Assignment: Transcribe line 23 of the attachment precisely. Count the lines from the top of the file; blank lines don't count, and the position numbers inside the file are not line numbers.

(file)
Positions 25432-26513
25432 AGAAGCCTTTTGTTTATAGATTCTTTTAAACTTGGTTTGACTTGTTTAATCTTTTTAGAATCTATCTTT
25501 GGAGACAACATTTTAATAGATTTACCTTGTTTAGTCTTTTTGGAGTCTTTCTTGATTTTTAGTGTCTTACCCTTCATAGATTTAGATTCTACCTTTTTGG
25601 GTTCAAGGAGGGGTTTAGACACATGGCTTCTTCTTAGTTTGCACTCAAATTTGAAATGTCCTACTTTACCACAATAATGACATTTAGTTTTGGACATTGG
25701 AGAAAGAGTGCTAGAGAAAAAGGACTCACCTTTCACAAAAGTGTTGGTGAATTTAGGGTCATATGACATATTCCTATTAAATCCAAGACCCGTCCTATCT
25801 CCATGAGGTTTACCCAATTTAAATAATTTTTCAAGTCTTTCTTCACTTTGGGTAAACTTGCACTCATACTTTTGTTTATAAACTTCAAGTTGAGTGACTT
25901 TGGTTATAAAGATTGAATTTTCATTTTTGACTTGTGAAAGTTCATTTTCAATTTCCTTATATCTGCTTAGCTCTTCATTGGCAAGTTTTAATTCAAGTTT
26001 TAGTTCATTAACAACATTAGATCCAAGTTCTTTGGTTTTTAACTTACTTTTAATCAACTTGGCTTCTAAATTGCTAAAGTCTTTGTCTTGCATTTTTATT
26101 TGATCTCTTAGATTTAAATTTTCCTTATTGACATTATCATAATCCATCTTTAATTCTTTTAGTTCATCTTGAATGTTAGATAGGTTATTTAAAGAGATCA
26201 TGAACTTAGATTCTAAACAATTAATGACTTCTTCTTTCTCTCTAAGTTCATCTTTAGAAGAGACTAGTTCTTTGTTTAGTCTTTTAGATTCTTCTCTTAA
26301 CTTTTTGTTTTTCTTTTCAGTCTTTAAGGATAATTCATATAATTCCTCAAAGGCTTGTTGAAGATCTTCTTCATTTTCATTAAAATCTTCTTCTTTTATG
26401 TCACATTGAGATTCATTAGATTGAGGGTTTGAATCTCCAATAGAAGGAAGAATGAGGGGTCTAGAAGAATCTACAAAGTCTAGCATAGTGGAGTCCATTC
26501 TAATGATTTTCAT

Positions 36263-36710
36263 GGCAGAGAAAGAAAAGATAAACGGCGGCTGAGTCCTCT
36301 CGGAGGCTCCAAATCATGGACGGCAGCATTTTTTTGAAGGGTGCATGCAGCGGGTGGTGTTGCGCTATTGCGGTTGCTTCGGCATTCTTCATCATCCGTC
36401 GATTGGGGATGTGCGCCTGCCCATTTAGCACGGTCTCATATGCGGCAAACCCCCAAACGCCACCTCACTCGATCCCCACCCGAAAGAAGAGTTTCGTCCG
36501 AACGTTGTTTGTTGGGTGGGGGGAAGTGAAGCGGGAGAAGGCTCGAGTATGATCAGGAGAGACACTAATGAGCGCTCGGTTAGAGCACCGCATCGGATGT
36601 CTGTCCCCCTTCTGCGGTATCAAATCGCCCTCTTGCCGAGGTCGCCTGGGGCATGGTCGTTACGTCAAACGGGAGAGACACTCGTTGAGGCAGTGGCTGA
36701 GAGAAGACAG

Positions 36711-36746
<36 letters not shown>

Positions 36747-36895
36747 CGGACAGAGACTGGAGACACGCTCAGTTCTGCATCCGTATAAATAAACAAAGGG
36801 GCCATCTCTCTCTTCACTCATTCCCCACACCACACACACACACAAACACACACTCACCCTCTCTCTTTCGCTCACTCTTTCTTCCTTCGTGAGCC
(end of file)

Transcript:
Positions 36747-36895